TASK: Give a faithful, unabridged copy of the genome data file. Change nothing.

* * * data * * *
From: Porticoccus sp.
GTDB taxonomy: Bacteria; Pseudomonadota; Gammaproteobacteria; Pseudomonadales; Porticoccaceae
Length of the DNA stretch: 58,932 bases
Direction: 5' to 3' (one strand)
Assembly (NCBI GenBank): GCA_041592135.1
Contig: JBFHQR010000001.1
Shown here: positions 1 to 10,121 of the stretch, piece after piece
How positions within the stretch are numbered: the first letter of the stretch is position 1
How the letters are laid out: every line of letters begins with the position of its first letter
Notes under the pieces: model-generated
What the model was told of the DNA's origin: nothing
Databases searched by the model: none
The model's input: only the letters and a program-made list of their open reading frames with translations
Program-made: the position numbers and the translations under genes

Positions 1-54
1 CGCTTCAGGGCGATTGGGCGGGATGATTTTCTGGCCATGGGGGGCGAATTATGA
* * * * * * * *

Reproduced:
From: Porticoccus sp.
GTDB taxonomy: Bacteria; Pseudomonadota; Gammaproteobacteria; Pseudomonadales; Porticoccaceae
Length of the DNA stretch: 58,932 bases
Direction: 5' to 3' (one strand)
Assembly (NCBI GenBank): GCA_041592135.1
Contig: JBFHQR010000001.1
Shown here: positions 1 to 10,121 of the stretch, piece after piece
How positions within the stretch are numbered: the first letter of the stretch is position 1
How the letters are laid out: every line of letters begins with the position of its first letter
Notes under the pieces: model-generated
What the model was told of the DNA's origin: nothing
Databases searched by the model: none
The model's input: only the letters and a program-made list of their open reading frames with translations
Program-made: the position numbers and the translations under genes

Positions 1-54
1 CGCTTCAGGGCGATTGGGCGGGATGATTTTCTGGCCATGGGGGGCGAATTATGA